On February 18, 1965, Gambia was admitted to the Commonwealth as a constitutional monarchy. During a visit by Senegal's President Léopold Sédar Senghor to Gambia in 1967, an agreement on intensive cooperation was concluded between Banjul and Dakar, which was not yet so called at the time. On April 24, 1970, Gambia became a republic within the Commonwealth. The first President of the Republic was the previous Prime Minister David Dawda Kairaba Jawara, who was re-elected five times until 1994. During his term in office, a violent coup shook the country in 1981. In the aftermath of the coup, Gambia and Senegal signed a treaty on December 12, 1981, which provided for the unification of the armed forces, the currency and the economic area in the Senegambia Confederation. This confederation existed from February 1, 1982 to September 30, 1989, when Gambia withdrew from the confederation.

The young lieutenant Jammeh came to power in 1994 in a military but largely bloodless coup that arose from soldiers' protests over late payouts. At that time he announced that he wanted to rule alone until at least 1998. Nevertheless, elections were held again in 1996, from which Jammeh emerged as the clear winner. In fact, the years from 1996 to 2000 were characterized by a certain stability and economic boom: the international airport in Banjul and numerous roads were modernized, a new hospital, new schools, a television station and a huge revolutionary monument were built, and tourism was once again a good source of income .

In 2001, Jammeh was re-elected again. In 2002, the Alliance for Patriotic Reorientation and Construction (APRC) won the election to the National Assembly, but the opposition UDP boycotted the election. She criticized the election, which was organized by the Independent Electoral Commission (IEC), because, in her opinion, the electoral system was flawed.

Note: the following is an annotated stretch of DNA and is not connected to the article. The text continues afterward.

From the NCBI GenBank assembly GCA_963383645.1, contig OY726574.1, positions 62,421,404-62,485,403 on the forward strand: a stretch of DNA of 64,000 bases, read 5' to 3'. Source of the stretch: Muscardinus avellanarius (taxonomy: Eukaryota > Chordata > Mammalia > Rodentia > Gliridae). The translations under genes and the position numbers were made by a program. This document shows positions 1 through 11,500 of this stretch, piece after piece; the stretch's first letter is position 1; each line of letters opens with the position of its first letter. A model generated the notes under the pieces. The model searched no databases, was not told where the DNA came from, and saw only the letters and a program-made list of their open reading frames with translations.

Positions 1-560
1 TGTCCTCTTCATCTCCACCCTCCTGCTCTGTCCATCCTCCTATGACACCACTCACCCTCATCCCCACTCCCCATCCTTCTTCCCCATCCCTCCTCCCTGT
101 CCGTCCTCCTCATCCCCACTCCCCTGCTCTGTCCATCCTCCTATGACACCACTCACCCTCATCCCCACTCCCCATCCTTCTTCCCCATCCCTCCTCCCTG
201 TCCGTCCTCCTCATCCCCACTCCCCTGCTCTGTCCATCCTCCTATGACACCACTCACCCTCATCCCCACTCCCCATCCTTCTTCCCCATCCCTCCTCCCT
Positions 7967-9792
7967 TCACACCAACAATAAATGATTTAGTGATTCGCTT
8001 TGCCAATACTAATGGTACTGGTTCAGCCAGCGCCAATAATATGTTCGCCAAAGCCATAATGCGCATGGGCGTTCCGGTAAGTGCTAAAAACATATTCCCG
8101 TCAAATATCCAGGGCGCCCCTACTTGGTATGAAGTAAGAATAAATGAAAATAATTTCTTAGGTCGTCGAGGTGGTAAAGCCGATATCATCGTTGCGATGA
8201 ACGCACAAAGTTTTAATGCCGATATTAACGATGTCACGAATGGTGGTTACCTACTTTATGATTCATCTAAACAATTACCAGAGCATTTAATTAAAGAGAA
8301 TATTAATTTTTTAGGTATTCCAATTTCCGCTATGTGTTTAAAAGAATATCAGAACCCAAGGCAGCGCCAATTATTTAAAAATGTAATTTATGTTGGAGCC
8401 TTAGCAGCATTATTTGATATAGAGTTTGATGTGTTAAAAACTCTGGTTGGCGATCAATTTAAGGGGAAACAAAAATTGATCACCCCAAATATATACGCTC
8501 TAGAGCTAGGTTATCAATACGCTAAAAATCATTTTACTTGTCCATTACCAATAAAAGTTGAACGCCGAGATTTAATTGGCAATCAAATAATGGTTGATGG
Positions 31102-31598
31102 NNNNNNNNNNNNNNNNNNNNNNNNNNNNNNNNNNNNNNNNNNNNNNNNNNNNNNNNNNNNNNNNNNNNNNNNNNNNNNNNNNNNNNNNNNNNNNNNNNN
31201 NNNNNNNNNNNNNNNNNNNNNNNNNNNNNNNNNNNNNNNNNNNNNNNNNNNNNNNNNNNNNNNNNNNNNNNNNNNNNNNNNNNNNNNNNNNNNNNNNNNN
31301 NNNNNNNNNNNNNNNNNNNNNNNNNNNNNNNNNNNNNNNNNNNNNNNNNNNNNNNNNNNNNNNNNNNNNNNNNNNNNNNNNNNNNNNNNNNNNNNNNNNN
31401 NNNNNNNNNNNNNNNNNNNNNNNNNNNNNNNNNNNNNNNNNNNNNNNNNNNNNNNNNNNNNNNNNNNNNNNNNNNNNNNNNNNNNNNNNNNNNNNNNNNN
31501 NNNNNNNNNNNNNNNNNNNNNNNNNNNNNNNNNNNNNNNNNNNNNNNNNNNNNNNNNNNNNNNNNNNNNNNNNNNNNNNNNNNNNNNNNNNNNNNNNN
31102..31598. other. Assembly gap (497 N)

One of the largest maritime disasters of the post-war period occurred off the Gambian coast in 2002. The Senegalese ferry Le Joola, then the only ferry between Ziguinchor in the Casamance region and Dakar, sank in a storm. Over 1,800 people died.

In the 2006 presidential election, Yahya Jammeh was re-elected with 67.3 percent of the vote and was confirmed for a fourth term in November 2011. According to the electoral commission, he received 72 percent of the vote, but the Economic Community of West African States had previously criticized the presidential elections as “not free, fair and transparent” and rejected the deployment of election observers.

In 2011, opponents of the regime in the diaspora, especially in the USA and Great Britain, founded the Coalition for Change, which sees itself as an oppositional political and civil rights movement. One of the founders was the country's former information minister, Amadou Scattred Janneh, who also has US citizenship and worked at the US embassy in Gambia until his appointment as minister in 2003. He was imprisoned in 2011 and released in 2012 under pressure from American civil rights activists. President Jammeh then sought new allies in the Middle East, visiting Qatar in 2014 and increasing Islamic and anti-imperialist propaganda. After a failed coup attempt on December 30, 2014, repression intensified. Jammeh accused foreign governments of supporting the conspirators. In June 2015, the permanent EU representative was expelled from the country without giving any reasons. Two years earlier, on October 2, 2013, Jammeh declared his membership in the Commonwealth ended with immediate effect. Great Britain, like the human rights organization Amnesty International, recently criticized the human rights situation in Gambia. The government in the capital Banjul said the West African country “never wanted to be a member of a neo-colonial institution” or an institution “that represents a continuation of colonialism”.